The Security Council has sometimes asked the Secretary-General to establish a commission of inquiry: for example, into events in the Central African Republic, in 2013. The Secretary-General also has the authority himself to establish commissions of inquiry as a form of fact-finding. He has done so a number of times, most notably into the killings that took place on 28 September 2009 in Guinea. He has also done so jointly with the executive head of a regional organization, as in the case of the commission formed with the Secretary-General of the Organization of African Unity (OAU) in 2000 into reports of extra-judicial killings in Togo in 1998.
Boards of Inquiry
The Secretary-General may establish “boards of inquiry” (BOIs) under his own authority, without a mandate from Member States. BOIs are usually established when United Nations personnel have been injured or killed, or when the Organization’s property is damaged or its operations otherwise impacted. They are not aimed at finding legal responsibility, but rather are an exercise to find out whether policies and procedures were followed or not, and whether they can be improved.
DPPA assisted in the setting up of the International Independent Investigation Commission (IIIC), established by the Security Council to help the Lebanese authorities in their investigation of all aspects of the assassination of the former Prime Minister, Rafiq Hariri, who was killed along with 22 others in an explosion in downtown Beirut in 2005. It aimed to help identify the perpetrators, sponsors, organizers and accomplices. Its establishment followed the submission of the Secretary-General’s report on the fact-finding mission to Lebanon, which had the approval of both the Lebanese Government and the Council.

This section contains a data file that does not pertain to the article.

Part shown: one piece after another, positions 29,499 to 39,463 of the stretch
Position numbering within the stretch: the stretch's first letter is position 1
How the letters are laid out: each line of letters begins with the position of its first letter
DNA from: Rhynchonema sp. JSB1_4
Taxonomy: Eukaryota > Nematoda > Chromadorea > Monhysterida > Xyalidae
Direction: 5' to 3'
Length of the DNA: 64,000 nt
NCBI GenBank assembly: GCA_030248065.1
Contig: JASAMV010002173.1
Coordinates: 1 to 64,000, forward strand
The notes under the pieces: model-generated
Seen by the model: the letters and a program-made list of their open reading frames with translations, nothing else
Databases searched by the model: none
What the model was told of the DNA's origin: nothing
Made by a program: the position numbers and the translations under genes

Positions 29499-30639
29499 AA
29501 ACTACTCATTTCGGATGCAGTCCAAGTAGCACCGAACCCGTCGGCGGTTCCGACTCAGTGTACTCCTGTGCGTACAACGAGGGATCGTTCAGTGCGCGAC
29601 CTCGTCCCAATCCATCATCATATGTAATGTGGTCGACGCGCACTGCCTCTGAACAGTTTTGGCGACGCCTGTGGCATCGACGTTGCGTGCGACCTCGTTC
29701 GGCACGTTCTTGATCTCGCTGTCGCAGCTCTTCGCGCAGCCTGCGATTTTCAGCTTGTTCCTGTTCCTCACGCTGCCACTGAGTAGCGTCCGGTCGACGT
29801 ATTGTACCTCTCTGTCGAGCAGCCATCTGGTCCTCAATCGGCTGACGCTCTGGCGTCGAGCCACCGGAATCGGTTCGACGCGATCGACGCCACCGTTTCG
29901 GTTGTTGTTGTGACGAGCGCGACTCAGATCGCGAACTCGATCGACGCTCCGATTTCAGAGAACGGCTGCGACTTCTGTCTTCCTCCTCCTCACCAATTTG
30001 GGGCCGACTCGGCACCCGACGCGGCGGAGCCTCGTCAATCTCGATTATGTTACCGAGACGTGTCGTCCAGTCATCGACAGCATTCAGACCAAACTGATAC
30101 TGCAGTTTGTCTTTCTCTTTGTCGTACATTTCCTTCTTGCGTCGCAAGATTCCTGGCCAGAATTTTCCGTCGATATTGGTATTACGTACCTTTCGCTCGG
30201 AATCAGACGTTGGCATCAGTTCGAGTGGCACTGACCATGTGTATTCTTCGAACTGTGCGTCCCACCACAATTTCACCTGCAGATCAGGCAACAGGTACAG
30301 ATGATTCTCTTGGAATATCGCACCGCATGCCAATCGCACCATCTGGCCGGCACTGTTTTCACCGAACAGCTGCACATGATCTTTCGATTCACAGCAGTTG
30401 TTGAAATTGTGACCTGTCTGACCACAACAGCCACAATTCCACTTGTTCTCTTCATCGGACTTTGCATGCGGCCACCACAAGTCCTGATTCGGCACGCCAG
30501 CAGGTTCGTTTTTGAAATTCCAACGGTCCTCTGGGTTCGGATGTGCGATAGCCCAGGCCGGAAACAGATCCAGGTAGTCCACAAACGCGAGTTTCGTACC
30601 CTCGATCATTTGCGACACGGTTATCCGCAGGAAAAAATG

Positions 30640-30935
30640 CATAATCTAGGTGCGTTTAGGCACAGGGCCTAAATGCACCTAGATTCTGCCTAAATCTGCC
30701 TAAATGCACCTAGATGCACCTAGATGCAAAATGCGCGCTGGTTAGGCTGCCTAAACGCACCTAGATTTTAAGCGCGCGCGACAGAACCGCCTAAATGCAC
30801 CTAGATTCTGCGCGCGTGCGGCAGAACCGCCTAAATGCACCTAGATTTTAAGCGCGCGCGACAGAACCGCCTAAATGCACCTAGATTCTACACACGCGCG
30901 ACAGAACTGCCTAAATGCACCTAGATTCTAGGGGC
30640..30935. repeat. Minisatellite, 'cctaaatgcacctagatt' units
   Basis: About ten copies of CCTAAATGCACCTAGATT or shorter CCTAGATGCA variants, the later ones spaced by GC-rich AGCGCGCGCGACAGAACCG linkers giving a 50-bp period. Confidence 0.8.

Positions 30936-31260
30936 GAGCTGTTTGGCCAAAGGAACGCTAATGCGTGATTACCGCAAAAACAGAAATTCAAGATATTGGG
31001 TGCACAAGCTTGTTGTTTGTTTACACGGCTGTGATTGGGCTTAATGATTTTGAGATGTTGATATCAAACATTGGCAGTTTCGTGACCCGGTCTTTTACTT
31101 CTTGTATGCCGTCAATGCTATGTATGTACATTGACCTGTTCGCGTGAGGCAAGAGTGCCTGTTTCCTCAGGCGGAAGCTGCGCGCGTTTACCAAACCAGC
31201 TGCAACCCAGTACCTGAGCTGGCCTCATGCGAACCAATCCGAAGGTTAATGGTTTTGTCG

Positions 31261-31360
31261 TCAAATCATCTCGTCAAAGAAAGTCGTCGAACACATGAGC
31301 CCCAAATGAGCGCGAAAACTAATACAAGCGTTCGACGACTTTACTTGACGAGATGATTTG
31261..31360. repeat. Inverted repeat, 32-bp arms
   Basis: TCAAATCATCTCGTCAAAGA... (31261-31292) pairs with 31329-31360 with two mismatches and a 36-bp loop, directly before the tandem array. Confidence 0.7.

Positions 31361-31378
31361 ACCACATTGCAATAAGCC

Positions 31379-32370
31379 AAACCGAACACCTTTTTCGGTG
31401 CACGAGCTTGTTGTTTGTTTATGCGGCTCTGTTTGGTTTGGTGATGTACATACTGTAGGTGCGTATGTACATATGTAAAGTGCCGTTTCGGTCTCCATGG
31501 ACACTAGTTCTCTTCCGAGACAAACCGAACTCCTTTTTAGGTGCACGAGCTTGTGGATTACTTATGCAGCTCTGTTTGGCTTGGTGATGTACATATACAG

At the behest of then-Secretary-General Ban Ki-moon, the Department also helped establish a Commission of Inquiry into the assassination of Pakistani Prime Minister Benazir Bhutto in 2007. The Commission’s mandate enabled it to conduct a criminal investigation into the incident.
In 2013, DPPA (then known as DPA) was involved in discussions pertaining to reports received by the Secretary-General from Member States on the alleged use of chemical weapons in the Syrian Arab Republic and the subsequent decision of the Secretary-General to institute a United Nations investigation into the possible use of chemical weapons in the Syrian Arab Republic, based the authority given to him under relevant General Assembly and Security Council resolutions. It was referred to as the “Secretary-General’s Mechanism for investigation of alleged use of chemical and biological weapons”. With the UN Office for Disarmament Affairs (UNODA) in the lead, DPA provided contextual awareness of the rapidly evolving developments on the ground and the political debates on the matter within the Security Council.
On 21 August 2013, as Syria’s civil war raged on, a chemical weapons attack was carried out in two areas in Ghouta, in the western part of the country. Many Syrians, including women and children, were killed. The subsequent investigation determined that chemical weapons were used.
After Syria acceded to the Chemical Weapons Convention on 14 September 2013, DPPA’s Syria desk was part of the advance team that deployed to The Hague to lead discussions with the Organization for the Prohibition of Chemical Weapons (OPCW) on the establishment of a joint mission to “oversee the timely elimination of the chemical weapons programme of the Syrian Arab Republic in the safest and most secure manner possible”. Subsequently, DPPA also deployed political affairs officers to support the joint mission’s work in Damascus. The Joint OPCW-UN mission completed the supervision of the destruction of the Syrian chemical weapons programme in 2014, in line with the relevant Security Council resolution.